Abstraction of Destruction

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While browsing the Guardian website over the weekend we came across some breathtaking aerial photography by artist J Henry Fair which we just had to share. The images are taken from a plane at around 1,000 feet and show the impact of industry on the environment.

In an artist statement on his website, J Henry Fair says “At first, I photographed “ugly” things; which is, in essence, throwing the issue in people’s faces. Over time, I began to photograph all these things with an eye to making them both beautiful and frightening simultaneously, a seemingly irreconcilable mission, but actually quite achievable given the subject matter. These are all photographs of things I have found in my explorations. Other than standard photographic adjustments of contrast, they are unmodified.”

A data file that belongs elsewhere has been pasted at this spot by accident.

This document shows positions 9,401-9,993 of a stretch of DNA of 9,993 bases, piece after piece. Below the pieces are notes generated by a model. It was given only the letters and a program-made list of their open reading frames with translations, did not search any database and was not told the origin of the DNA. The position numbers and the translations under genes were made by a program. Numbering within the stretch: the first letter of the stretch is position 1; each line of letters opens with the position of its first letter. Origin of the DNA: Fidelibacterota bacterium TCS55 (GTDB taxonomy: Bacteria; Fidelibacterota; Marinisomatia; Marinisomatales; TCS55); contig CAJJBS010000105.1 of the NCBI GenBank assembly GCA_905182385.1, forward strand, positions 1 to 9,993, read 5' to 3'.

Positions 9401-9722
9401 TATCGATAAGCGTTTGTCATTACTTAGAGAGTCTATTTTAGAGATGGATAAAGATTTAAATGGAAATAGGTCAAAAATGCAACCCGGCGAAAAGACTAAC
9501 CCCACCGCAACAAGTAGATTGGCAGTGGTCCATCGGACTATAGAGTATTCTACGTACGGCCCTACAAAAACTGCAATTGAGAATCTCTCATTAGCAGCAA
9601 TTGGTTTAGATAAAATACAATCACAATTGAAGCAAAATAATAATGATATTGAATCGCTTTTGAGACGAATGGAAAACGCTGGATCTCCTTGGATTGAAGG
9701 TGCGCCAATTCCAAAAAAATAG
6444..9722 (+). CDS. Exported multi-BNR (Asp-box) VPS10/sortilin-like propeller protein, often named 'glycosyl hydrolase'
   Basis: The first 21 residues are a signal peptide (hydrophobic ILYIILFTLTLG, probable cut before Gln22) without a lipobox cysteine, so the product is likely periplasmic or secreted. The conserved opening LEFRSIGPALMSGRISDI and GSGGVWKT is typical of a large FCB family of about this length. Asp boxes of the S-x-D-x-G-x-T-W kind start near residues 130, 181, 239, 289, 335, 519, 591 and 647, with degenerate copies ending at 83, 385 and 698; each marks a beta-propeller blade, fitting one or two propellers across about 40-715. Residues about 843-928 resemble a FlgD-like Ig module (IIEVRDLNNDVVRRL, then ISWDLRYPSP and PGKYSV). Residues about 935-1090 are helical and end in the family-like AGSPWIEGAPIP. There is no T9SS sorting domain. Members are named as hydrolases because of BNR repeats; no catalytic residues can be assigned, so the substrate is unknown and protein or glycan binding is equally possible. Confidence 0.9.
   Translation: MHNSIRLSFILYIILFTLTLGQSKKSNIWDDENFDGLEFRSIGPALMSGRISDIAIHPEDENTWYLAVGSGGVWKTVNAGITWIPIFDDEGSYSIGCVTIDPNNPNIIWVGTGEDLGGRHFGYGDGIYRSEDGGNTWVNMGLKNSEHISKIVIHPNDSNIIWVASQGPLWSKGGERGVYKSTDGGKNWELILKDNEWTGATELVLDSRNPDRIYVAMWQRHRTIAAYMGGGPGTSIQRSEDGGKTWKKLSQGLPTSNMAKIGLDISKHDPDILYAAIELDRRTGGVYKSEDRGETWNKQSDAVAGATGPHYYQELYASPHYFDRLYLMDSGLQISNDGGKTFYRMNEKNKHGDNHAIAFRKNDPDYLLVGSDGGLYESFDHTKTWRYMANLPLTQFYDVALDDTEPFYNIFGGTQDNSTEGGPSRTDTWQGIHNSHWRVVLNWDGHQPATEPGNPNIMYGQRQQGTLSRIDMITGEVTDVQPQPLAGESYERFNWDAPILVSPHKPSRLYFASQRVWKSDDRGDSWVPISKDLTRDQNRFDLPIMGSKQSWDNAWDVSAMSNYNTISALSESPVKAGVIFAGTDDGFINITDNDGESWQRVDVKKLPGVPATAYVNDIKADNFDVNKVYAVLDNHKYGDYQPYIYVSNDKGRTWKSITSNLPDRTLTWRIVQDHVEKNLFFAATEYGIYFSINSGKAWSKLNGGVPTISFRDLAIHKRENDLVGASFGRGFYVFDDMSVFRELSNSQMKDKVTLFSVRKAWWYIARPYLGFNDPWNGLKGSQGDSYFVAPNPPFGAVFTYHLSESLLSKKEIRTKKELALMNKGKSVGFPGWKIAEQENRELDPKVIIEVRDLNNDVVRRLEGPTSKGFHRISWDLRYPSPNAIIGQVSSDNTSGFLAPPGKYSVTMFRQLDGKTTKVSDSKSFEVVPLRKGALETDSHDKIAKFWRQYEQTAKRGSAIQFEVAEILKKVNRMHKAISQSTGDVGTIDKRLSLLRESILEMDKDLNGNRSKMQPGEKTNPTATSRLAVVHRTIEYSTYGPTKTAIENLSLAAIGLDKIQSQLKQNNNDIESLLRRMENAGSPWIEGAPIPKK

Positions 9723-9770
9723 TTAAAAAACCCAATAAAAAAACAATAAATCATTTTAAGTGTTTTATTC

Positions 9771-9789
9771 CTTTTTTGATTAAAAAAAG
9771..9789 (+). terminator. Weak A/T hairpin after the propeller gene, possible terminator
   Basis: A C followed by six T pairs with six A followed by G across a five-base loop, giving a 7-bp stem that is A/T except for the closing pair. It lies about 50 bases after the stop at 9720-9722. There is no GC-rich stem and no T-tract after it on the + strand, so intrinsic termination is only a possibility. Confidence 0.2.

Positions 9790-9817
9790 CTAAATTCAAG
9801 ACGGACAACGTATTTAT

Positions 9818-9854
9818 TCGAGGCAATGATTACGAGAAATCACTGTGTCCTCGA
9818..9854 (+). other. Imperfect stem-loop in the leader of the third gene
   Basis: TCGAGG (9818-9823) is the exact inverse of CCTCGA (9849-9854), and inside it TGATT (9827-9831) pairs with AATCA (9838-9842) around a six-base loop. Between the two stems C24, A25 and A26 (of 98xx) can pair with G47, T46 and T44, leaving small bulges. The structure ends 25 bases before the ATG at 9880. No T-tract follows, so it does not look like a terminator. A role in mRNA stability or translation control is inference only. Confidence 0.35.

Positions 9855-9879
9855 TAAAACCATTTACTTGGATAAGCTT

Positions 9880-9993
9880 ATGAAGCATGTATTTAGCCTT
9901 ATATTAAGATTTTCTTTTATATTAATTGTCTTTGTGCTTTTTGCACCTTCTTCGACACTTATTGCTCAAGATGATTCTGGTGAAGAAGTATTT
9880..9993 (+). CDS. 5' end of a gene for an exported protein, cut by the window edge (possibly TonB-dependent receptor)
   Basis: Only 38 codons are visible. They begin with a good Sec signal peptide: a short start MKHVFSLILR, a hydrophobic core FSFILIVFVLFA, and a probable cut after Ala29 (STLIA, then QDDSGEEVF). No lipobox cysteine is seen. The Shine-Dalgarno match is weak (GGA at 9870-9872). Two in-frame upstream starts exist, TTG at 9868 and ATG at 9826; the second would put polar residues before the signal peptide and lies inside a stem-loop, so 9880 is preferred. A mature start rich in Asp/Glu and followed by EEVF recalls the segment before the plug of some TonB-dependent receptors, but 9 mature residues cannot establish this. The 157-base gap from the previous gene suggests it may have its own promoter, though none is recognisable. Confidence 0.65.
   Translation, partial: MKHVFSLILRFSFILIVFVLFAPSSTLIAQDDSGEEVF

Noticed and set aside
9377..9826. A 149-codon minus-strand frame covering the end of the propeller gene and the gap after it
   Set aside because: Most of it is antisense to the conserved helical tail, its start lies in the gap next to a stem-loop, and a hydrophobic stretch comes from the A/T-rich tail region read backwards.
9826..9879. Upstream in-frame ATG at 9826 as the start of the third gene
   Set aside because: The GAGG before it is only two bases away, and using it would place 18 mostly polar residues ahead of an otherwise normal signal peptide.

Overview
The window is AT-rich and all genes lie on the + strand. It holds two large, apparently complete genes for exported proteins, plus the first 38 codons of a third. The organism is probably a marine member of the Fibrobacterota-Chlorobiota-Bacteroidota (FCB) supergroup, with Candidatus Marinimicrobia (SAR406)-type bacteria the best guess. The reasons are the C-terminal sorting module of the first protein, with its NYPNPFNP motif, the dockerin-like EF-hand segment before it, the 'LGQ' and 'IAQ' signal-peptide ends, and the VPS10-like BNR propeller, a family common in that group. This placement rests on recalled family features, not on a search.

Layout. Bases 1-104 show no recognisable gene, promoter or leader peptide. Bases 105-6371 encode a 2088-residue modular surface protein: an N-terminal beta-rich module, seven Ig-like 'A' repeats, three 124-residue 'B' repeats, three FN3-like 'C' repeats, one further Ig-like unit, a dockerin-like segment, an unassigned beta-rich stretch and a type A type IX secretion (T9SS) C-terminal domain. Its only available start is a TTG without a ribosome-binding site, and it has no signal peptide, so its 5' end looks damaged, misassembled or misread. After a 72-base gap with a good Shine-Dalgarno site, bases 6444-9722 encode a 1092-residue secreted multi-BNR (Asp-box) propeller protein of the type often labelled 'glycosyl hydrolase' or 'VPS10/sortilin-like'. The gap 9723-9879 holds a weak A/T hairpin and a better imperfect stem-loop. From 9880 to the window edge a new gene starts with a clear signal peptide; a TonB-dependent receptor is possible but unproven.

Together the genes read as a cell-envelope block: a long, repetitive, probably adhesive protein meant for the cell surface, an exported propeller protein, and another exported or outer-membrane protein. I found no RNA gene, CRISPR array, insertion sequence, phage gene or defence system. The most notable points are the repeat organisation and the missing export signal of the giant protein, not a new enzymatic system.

A herbicide manufacturing plant.


Waste from processing of phosphate fertiliser.


Waste pond near brown coal-fired power station.


Coal ash waste at electricity generation station.

New Yorkers can see the images in person at the Gerald Peters Gallery (January 13- February 11) and The Cooper Union (opening January 20). There’s also a great interview with J Henry Fair over at Planet Magazine if you’d like to learn more about the artist and his work.

What’s the first thing that strikes you about these images? Do you know of any other artists who produce works in a similar vein? We’d love to hear your thoughts in the comments below.

Credits: The Guardian, J Henry Fair, The Gerald Peters Gallery.

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